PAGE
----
I grew up exposed to different motivational speakers and authors. Over the years, I have heard sermons, as it were, and speeches that could inspire and propel you to take action. However, I also grew up in a rural area, and I mean ‘very rural.’ Day after day, I could hear complaints and cursing. From the inability of the president to the corruption of the senate, people felt hopeless and handicapped, transferring the fault of their woes to the government. It created a mindset in me that made me feel I couldn’t do anything with my life except the government was good; except the economy was thriving; except all was put in place and well.
However, something changed. I started reading books. I consumed motivational materials and felt more knowledgeable than my peers and even elders. From Robert Kiyoski to John Maxwell, to Napoleon Hill to Brian Tracy, I followed these authors. Soon enough, I had mastered some motivational rhymes. “You must have a vision for your mission,” “a bend road is not an end road,” “there is an ability in every disability” and some that were not so rhyming like “if you can think it, you can achieve it,” and so on. There was a defect, nevertheless. These authors made me feel like I didn’t need the government. In my little world, the government was insignificant. My life was my life and if I wanted to be rich in the next five years, I could. It all sounded nice but it didn’t seem to work in Nigeria, the country I reside. It later dawned on me that Robert Kiyoski isn’t Nigerian which is the same with Brian Tracy and the rest of them. In their countries, they have stability of policies. Therefore, anyone could plan and things would work out accordingly but this is not so in Nigeria. You plan, you hope nothing changes or else you have to re-plan. The constant change of policies has aborted some beautiful ideas. I began to realize how significant the government was. To a great deal, whatsoever decision made ‘up there’ affects the citizenry. Who would say, for example, that the present economic recession isn’t biting hard? One plans to buy something at a particular time of the year or intends to set up a business and has laid down a budget. Something clicks ‘up there’ and the budget changes, with the expected expenses doubled or even tripled. The temptation to complain may be strong but before another curse word comes out, may we re-evaluate some things first?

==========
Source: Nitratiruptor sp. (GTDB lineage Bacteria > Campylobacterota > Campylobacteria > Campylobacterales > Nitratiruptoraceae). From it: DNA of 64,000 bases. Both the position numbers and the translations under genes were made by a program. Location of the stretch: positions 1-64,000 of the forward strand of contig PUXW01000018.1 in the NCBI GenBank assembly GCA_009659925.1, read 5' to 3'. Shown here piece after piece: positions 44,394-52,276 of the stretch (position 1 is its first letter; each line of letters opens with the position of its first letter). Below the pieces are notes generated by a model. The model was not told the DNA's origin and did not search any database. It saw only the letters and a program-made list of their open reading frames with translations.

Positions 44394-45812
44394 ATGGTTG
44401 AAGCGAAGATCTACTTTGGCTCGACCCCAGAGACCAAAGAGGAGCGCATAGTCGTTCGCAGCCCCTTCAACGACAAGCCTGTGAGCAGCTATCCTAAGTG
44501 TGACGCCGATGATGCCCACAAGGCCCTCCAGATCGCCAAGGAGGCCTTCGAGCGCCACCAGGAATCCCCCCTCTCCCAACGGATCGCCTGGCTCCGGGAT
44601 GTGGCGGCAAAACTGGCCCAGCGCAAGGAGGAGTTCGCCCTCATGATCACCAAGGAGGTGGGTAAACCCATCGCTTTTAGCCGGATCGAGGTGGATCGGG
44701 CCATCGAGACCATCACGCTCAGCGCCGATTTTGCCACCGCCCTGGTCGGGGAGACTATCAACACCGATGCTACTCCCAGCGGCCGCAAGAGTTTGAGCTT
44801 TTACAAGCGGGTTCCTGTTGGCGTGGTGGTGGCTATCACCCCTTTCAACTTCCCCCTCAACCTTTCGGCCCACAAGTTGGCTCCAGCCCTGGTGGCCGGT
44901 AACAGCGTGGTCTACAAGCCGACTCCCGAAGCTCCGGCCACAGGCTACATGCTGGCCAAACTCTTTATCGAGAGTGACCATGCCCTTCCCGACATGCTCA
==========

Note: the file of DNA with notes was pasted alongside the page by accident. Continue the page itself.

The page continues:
From one extremity to another, from saying the government fully decides the fate of the citizens to the government has nothing to do with the fate of the citizens, could it be that part of the problem lies with us? Hold on, I am not trying to blame you for the increase in prices of goods. At least, not yet. You see, the focus on one sector has made other sectors deficient. The intensity of focus given to oil has made other ventures seem insignificant. One says, “I am an artist” and we go “okay?” Then another says “I work in an oil company” and the next scene, we are exchanging numbers. Our children have been trained in that direction also. So they go to school and study to get white collar jobs.
I wish not to enlighten you on a topic you know fully well already. When more businesses are created, there will be sufficient supply to meet the enormous demand. As they say, necessity is the mother of invention. Just as the scorching heat of the recession hits us, let us strive to play our part in boosting our economy, thus enriching our lives. How? You can think that out yourself. And let us not throw hope out of the window; it is needed for a time as this.
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